1. Imagine yourself lying in bed in constant pain, not even physically able to stand up or roll yourself over. Now imagine living through that agonizing pain every day for months. That is the sad reality of many terminally ill patients around the US, as well as the world.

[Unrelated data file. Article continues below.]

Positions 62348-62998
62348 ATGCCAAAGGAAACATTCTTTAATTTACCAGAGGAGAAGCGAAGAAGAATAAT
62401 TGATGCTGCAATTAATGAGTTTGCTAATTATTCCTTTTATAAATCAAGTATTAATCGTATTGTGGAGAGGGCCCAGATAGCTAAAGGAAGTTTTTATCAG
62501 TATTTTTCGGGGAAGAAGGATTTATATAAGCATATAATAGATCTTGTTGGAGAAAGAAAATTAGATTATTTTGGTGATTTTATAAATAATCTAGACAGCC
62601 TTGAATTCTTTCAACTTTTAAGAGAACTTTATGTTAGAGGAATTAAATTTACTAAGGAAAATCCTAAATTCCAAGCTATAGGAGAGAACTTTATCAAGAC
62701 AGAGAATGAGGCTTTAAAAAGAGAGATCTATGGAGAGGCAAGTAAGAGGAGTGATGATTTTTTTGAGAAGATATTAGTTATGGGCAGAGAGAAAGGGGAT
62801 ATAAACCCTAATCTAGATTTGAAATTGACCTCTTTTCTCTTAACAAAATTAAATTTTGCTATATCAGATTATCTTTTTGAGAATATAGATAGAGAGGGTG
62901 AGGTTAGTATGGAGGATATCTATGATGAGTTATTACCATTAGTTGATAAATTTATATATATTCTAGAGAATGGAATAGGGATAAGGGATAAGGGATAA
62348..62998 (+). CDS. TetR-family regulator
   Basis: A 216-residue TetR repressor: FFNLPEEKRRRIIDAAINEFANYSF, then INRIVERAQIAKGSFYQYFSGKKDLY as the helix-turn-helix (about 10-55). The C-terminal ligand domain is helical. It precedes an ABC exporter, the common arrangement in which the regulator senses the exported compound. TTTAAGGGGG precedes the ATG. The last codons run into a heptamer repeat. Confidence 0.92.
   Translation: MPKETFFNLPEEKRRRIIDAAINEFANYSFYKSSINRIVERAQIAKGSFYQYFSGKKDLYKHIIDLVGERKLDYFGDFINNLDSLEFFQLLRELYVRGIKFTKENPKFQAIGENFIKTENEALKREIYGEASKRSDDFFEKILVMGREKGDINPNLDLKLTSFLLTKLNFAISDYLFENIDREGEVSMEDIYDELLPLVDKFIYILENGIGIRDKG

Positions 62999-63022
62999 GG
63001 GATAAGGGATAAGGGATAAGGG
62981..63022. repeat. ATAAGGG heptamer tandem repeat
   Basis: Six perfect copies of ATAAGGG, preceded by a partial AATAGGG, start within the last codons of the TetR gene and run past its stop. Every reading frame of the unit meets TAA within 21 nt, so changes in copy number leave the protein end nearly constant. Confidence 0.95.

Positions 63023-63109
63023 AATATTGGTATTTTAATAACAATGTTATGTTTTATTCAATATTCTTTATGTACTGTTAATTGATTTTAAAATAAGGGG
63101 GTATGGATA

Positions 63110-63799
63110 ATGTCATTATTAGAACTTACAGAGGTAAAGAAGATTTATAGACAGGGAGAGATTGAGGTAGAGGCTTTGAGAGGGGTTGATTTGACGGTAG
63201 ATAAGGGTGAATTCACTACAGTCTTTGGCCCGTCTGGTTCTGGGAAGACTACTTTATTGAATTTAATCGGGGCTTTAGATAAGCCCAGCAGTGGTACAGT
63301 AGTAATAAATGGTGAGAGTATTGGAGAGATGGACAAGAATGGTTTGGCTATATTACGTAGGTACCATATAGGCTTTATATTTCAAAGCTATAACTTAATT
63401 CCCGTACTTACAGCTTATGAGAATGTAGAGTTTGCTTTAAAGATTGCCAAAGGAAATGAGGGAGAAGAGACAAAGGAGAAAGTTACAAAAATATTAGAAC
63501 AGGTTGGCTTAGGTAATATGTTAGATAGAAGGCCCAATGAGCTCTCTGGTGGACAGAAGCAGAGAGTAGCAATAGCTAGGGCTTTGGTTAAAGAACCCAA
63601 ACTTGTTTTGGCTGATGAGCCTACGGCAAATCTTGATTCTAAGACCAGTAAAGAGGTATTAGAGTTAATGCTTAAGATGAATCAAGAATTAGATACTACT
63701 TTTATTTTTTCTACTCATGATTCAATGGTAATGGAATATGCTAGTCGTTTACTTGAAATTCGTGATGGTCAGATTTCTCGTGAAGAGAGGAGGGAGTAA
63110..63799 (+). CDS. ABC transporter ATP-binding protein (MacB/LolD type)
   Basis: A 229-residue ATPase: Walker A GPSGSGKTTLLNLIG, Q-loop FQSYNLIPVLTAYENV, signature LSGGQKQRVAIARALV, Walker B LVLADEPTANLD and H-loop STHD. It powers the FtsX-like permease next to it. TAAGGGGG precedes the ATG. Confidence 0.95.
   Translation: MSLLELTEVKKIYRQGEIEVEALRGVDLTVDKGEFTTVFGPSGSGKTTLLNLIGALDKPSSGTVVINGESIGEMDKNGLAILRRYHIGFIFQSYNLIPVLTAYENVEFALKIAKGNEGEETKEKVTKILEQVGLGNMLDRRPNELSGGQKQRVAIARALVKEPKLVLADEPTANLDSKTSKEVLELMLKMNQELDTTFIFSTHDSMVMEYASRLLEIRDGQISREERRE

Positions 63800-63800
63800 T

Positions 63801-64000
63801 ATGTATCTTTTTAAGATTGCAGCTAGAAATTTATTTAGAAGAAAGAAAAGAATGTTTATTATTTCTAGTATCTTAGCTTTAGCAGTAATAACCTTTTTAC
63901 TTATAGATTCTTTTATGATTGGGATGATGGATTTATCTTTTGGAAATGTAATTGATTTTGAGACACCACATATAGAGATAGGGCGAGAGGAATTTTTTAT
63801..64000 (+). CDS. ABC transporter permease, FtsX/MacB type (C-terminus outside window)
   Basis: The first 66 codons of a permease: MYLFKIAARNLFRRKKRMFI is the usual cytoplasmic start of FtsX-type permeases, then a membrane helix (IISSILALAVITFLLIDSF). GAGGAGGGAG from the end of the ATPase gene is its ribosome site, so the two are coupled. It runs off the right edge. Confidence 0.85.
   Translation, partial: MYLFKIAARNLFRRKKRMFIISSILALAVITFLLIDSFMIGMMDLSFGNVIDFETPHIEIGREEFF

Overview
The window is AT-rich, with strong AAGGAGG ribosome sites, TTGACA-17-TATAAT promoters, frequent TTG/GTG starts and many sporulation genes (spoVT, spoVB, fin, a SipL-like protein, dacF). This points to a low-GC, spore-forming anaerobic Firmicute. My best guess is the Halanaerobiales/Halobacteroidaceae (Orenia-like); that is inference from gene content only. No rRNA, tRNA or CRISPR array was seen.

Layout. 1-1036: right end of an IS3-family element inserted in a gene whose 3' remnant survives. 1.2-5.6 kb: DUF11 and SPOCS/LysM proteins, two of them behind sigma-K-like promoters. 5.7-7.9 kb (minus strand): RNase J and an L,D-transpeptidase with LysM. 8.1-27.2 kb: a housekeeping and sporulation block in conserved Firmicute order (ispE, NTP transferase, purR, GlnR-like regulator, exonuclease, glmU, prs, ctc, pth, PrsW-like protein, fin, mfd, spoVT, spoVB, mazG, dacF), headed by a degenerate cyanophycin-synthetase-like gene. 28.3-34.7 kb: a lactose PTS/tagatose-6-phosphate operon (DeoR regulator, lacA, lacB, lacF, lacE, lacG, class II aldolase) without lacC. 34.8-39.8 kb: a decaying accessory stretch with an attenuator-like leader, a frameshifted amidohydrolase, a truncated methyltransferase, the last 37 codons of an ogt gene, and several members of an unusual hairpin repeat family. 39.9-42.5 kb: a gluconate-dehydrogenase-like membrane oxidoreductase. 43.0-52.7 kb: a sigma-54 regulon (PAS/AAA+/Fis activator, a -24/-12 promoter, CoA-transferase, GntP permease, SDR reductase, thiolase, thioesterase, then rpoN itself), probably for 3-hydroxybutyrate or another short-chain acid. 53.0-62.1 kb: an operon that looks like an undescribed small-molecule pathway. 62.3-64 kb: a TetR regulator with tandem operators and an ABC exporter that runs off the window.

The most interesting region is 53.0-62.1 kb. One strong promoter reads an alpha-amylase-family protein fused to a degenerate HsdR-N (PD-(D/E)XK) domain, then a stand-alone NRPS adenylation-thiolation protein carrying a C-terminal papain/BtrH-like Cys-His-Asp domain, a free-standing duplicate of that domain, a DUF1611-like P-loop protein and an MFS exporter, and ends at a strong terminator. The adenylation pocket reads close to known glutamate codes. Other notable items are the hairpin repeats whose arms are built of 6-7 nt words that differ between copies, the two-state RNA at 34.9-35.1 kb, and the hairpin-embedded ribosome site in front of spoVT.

Physician assisted suicide is a controversial and currently illegal practice within most of the United States, excluding Oregon,Washington and Montana. Though it may not seem immediately important to you now, you never know when someone you love will be in a position in which this may apply. For me, it was my mother who had a massive stroke on Christmas day 2011 and my father who died of liver cancer in 2006. Aside from being a child to paretnts of terminally ill patients, 6 of the 11 years I have been a nurse, I have worked for Hospice of Miami County assiting terminally ill patients on a daily basis. many people with a terminal illness become weak and start to degenerate. There comes a point in their life when, even with the maximum amount of pain killers and sedatives, the pain becomes too much for them to bare. Sadly at this point they are often to physically unwell to do anything about it themselves. Why Would Anyone Consider -Assisted Suicide? (Change slide) It’s a scenario I see all too often; a chronically ill man is suffering in pain and feels like he’s become a burden to his family; a lonely widow is suffering with a life-limiting illness and has no one to offer care and support to her. They've lost their independence and feel like they have no quality of life. We have made great strides in improving end-of-life care through palliative care and hospice programs, but sometimes it's just not enough. The care we offer our elderly and chronically ill in America is still less than ideal. An estimated 40-70% of patients die in pain, another 50-60% die feeling short-of-breath; 90% of nursing homes, where patients go to receive 24 hour nursing care, are gravely understaffed. Patients who remain at home with family providing care often feel like they are a burden on their caregivers, and they may well be. Medicare and state and federal Medicaid systems don’t cover the cost of hiring in-home care-giving support. The physical, psychological, emotional, financial, and social strain on caregivers is very real. Chronic and life-limiting illness can also make a person feel like they have lost all control of their lives. The body isn’t doing what it should and there’s no way to stop it. Physician-assisted suicide (PAS) may feel like a way to regain some of that control. If they can’t control the illness, they can at least control how they die. Quality of life is the driving force behind patients seeking PAS. Loss of autonomy, or not being able to care for oneself and make ones own decisions, is reported in 100% of cases of PAS in Oregon. Closely following are the loss of one's dignity and the loss of being able to participate in enjoyable activities, both reported in 86% of PAS cases in Oregon. It goes without saying that physical suffering greatly diminishes quality of life as well. For those who are suffering in their final days of life, death can be a welcome event. They may feel that it will permanently relieve their suffering and alleviate the burden on their loved ones. Physician-assisted suicide may seem like the best option for them and their families. Some Physician-Assisted Suicide Statistics